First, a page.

I spent most of the past week with the most frustrating cold. Because I had a fever, my work literally ordered me home for half the week which could sound awesome, but I was in a weird state of not-sick-enough to sleep all day, but also too fuzzy headed and fatigued to do much. As a result, I spent chunks of time sketching out ideas for the game, but every time I tried to compose sentences it was so excruciating I gave up. I can compensate for my dyslexia on a good day, but when I'm tried/sick, my language skills are the first thing to vanish.
With all of my sick days, I picked up video games I had given up on years ago: Hearthstone, Path of Exile, and Mirror's Edge: Catalyst. I found out (by having an excess amount of hours with nothing else I could do) that Hearthstone and PoE both get amazing once you stick with them through the initial learning curve.
Not so with ME: Catalyst. Despite my disappointment with the game, it helped me crystallize some design ideas for Karma.
I kept playing ME: Catalyst because moments reminded me of my love for the original, with its unique combo of endless runner + jump puzzles + cyberpunk aesthetic. But the more I played, the more the flaws became clear. The game was trying to do too many things at once. They had the same core parkour mechanics as the first, but rather than pushing those to the fullest, they threw in collection questions, timed runs, forced combat with multiple enemy types, a skill tree, user generated content, etc. I hated the new runner's vision, but since this game overburdened the landscape with colors and details (in stark contrast to the elegant simplicity of the original) I found that I required the full runner's vision at certain parts. In making everything flashier, they seemed to lose sight of the fact the original design brilliantly hinted you through the levels without making it as simple-minded as "follow the red line" like the runner vision in this game.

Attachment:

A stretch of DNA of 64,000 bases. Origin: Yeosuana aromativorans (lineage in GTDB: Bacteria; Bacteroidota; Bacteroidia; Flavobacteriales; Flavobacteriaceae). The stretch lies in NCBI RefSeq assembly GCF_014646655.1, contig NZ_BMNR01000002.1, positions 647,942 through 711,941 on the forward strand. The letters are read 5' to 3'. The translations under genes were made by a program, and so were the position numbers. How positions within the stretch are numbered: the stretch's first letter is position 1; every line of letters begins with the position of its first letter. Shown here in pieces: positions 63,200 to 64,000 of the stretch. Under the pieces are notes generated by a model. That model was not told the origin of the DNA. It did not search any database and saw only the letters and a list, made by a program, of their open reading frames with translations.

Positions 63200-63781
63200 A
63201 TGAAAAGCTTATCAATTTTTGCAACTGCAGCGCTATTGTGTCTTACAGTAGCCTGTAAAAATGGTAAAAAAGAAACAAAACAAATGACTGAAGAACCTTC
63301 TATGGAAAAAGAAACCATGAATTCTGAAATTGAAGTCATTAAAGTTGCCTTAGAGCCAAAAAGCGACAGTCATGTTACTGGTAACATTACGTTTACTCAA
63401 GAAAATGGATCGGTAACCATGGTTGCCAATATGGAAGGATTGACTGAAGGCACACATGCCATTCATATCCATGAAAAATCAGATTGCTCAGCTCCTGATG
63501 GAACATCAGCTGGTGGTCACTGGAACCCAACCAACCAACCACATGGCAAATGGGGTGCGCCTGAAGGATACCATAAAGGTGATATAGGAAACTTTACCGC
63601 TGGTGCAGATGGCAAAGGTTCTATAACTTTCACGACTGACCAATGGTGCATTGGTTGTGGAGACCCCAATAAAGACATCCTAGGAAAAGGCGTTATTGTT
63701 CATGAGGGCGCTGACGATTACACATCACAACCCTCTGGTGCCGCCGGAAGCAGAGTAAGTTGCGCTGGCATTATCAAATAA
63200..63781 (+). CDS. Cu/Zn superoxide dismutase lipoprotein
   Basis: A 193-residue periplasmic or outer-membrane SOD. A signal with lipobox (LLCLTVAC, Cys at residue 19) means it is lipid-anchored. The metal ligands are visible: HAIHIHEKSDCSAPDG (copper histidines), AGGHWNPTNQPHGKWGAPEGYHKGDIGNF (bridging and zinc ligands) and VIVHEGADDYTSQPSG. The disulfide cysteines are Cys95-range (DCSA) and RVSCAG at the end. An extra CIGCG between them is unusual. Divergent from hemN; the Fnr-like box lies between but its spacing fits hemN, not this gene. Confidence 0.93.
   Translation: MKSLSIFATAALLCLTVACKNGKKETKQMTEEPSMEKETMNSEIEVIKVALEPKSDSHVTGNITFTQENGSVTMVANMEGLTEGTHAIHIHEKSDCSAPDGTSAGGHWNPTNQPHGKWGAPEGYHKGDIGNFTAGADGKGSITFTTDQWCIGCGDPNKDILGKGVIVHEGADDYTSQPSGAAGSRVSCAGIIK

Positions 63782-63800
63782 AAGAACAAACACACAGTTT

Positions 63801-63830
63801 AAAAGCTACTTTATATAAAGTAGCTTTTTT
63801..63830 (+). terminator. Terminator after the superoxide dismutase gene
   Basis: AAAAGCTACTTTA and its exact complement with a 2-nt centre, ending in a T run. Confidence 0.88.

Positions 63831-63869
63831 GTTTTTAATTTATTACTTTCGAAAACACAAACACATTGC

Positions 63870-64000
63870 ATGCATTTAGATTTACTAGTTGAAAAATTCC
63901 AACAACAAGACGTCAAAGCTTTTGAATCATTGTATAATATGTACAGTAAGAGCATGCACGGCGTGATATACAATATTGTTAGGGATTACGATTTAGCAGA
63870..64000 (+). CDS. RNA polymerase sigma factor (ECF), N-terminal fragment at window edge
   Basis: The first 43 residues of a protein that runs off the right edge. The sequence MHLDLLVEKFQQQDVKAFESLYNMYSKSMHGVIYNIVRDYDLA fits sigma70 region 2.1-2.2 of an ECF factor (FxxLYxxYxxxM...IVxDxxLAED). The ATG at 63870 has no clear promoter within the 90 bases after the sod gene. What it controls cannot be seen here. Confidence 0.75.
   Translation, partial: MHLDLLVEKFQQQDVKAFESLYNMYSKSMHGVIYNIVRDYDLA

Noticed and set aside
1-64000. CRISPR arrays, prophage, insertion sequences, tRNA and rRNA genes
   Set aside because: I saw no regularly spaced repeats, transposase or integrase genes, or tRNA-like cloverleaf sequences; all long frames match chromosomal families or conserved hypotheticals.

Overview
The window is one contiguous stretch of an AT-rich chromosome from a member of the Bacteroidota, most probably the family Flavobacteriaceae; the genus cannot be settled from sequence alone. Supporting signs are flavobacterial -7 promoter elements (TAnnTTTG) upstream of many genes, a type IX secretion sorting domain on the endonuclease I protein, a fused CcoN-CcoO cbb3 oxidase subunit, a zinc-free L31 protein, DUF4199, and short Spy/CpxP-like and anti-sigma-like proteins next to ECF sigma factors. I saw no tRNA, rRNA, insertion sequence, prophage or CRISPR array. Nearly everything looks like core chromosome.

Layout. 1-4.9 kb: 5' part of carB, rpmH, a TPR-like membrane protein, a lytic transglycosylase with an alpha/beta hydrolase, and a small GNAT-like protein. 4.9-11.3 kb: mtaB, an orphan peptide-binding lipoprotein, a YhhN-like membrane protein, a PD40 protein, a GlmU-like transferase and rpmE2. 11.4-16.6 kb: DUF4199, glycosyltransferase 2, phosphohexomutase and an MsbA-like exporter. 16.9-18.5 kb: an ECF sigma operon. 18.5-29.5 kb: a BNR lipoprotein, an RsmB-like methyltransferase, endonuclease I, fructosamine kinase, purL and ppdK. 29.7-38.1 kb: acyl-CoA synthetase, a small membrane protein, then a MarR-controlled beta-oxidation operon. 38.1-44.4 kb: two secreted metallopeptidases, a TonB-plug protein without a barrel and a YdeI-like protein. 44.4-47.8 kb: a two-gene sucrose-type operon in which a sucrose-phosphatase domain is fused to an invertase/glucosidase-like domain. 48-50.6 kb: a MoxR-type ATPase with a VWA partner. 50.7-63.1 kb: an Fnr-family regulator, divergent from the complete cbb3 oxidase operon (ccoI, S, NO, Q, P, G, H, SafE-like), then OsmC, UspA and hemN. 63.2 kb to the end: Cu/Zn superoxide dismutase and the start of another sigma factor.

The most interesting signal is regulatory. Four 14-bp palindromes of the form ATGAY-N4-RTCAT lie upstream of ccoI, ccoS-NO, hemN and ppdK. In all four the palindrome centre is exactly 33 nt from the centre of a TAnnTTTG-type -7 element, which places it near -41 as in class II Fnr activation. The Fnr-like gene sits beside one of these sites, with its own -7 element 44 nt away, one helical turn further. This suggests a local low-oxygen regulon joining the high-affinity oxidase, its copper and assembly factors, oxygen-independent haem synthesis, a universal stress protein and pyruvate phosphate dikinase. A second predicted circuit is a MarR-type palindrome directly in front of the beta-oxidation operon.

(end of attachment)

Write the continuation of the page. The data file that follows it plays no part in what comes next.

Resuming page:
I walked away from ME: Catalyst thinking, "The designers didn't know what made their game fun. All of the new additions distracted from the core mechanics of the game, rather than enhancing them."
And THAT is the wall I have been beating my head against for the past five months with the next version of Karma. I know there is a core, fun element to the game. I also know I want to create a different experience than Blades, which means changing the core mechanics and making sure all of the peripheral mechanics enhance that new core, rather than act like disjointed noise.
I have spiraled around this question countless times: What is the premise of the game? What is the core experience? What is most fun?
With that comes the question: What is the reward cycle?
Walking my dog today, I finally realized the missing piece: there needs to be an endgame. The reward cycle needs to be moving you towards something in order to feel meaningful, and that means having a set end goal. In Blades, the goal is to become the biggest, baddest criminal empire. In Karma your team can never grow bigger than a corporation . . . you can never fundamentally change the world . . . but what if you could?
I need to plan out the details before I reveal more, but I think this is the end goal: to become a faction. In Blades you start as a low tier faction and work your way up; in the cyberpunk world, once you become a part of the system, the game is over.
Core Mechanics: layout stage
World Creation: editing stage
Character Creation: layout stage
Team Creation: drafted
Factions: layout stage
Missions & Downtime: drafted
Players Best Practices: drafted
GM Toolkit: in progress
Appendix - Random Generators/Sandbox Tools: drafted
The entire design process feels a lot like wandering around a maze; it feels impossible to know far everything really is, and how much progress has been made.
This week I: